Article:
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Veterans share World War II stories



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May 26, 2010 | 09:13 AM
Walworth — Frank Ontl still proudly wears his original World War II jacket, although the slim veteran jokes that he gained weight and it is now snug.

Inside of his home, the 89-year-old Ontl recently discussed his service in World War II, as he paged through documents from an era that soon only will be known in history books and films.

Ontl is one of only 15 World War II veterans who are still part of the Ingall-Koeppen American Legion Post 102. Years ago the number of World War II veterans in the legion was much higher, but as time passed those numbers have dwindled.

Today, reports vary on how many World War II veterans who live in the United States die daily, but it ranges from 800 to 1,200. With the youngest veterans in their 80s, only a few local members are still able to share their stories and experiences serving the country.

Some of their stories

Jerome Palzkill, 85, was drafted May 1943 and completed 16 weeks of basic training at Camp Watters, Mineral Point, which he referred to as "some sand hill down in Texas."

He was a member of the glider infantry and was one of the first to land in France on D-Day.

On June 24, Palzkill was nearly killed. At the time of his injury, it was assumed most of the fighting in the area was completed and he wasn't on guard.

"We were sitting there just like a bunch of kids wondering what was going on," Palzkill said. "All of a sudden, the next thing I remember is hearing a boom."

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The blast caused serious injuries to his face and jaw and those around him assumed he was killed. When a doctor came around to sign off on the dead, he informed everyone Palzkill was still alive.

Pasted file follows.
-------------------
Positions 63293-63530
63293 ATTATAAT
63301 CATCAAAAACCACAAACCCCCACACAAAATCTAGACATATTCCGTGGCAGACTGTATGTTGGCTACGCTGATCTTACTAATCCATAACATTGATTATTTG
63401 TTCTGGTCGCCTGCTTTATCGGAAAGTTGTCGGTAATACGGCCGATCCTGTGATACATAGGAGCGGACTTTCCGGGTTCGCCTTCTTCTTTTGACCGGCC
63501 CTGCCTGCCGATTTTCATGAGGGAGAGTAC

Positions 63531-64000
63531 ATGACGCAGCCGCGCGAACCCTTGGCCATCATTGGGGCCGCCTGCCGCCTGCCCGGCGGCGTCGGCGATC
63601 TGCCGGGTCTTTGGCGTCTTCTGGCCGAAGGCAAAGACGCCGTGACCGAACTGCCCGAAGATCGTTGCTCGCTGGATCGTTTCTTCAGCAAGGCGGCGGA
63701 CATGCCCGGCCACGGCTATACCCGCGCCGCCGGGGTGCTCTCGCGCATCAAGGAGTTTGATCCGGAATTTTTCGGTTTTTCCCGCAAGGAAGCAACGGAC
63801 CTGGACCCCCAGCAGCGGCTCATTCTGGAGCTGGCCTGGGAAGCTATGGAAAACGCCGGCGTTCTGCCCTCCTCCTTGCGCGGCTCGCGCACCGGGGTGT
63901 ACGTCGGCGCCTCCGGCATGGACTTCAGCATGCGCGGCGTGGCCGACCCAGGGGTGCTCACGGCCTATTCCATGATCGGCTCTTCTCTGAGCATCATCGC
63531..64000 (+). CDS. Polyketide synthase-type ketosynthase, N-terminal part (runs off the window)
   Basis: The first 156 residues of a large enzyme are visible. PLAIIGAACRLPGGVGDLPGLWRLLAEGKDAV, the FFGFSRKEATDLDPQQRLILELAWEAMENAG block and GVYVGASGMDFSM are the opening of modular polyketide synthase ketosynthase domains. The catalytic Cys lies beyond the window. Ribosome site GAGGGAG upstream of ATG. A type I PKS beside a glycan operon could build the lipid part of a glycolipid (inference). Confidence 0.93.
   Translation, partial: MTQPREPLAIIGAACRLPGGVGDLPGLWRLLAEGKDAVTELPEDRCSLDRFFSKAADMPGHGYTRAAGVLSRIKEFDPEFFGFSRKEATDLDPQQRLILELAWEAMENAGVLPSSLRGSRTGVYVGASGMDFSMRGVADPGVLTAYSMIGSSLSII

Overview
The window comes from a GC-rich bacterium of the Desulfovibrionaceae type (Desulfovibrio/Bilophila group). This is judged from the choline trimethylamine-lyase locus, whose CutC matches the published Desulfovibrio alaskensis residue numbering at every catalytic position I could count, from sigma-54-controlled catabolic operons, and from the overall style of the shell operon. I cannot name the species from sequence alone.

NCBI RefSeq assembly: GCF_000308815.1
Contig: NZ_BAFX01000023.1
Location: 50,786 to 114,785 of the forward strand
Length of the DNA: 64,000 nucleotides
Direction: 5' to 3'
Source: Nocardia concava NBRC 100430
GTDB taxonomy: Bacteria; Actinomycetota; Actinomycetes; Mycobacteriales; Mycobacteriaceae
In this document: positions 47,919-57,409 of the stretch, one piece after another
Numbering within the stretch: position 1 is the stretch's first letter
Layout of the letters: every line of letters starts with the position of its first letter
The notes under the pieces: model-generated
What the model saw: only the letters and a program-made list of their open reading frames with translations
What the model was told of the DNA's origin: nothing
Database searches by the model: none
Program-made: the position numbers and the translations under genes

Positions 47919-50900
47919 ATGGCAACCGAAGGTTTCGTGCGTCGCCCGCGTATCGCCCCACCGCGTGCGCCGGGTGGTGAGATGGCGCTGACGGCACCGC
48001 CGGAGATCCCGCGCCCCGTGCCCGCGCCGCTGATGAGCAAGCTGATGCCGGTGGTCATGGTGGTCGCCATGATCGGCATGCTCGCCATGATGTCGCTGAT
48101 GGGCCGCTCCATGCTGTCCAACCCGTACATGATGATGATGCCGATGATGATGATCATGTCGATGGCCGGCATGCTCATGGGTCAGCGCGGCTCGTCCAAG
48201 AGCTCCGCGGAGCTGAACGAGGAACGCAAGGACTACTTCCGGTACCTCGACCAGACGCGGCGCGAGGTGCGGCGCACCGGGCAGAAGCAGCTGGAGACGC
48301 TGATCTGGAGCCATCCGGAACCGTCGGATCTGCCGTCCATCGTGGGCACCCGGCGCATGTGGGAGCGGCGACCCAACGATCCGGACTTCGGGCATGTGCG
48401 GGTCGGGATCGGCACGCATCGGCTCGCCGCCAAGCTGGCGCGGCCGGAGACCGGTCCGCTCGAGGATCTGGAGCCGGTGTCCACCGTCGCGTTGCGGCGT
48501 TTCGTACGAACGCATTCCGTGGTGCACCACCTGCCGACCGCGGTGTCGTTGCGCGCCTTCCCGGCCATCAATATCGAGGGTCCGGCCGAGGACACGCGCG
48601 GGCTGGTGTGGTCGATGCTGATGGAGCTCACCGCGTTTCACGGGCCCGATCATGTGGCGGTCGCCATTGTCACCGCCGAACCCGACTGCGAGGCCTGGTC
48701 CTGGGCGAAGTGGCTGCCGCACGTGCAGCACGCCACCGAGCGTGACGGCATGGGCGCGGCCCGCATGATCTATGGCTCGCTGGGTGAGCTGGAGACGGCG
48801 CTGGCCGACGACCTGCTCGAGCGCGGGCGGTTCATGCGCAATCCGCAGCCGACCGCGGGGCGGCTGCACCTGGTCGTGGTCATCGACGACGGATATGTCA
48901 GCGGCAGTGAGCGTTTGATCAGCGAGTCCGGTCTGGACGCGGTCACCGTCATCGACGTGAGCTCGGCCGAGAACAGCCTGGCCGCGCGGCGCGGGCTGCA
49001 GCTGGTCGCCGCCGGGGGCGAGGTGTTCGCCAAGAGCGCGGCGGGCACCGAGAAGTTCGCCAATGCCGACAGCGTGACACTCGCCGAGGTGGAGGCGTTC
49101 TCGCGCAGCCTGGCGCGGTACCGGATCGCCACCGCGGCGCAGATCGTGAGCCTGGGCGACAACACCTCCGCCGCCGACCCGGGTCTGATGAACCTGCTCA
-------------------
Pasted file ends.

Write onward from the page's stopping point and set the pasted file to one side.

He was taken to the hospital to recovery and while at the hospital he developed a fever.

A letter was sent home to his parents about his condition, which upset Palzkill because it worried his family.

He questioned the doctor's decision to send the letter. Responding to his concerns, the doctor held his thumb and index finger about an inch apart from each other and said Palzkill was that close to death.

"You should be thankful you are here talking to me," Palzkill said the doctor told him.

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He was awarded the Purple Heart.

"All the time I've known Jerry Palzkill he was never complained about his injuries," Bob Schaid said. "I think I would be a pile of complaints if I went through what he did."

Schaid, another World War II veteran, graduated from high school in 1943 and enlisted into the armed forces in July.

He tested into the Army Specialized Training Program, which he was told would put him on the fast-track to move up in the ranks.

"All of us were to be officers within six-months," Schaid said.

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He then received his basic training for the Air Force in Jefferson Barracks, Mo., then it was to the University of Missouri for aviation training.

After that, Schaid was sent Bellevue, Ill., for radio training and to Ardmore, Okla., for combat crew training.

Schaid said has be began trainings, programs were often cancelled and he moved around.

He never served overseas. However, Schaid looks back at his experience in the service fondly.

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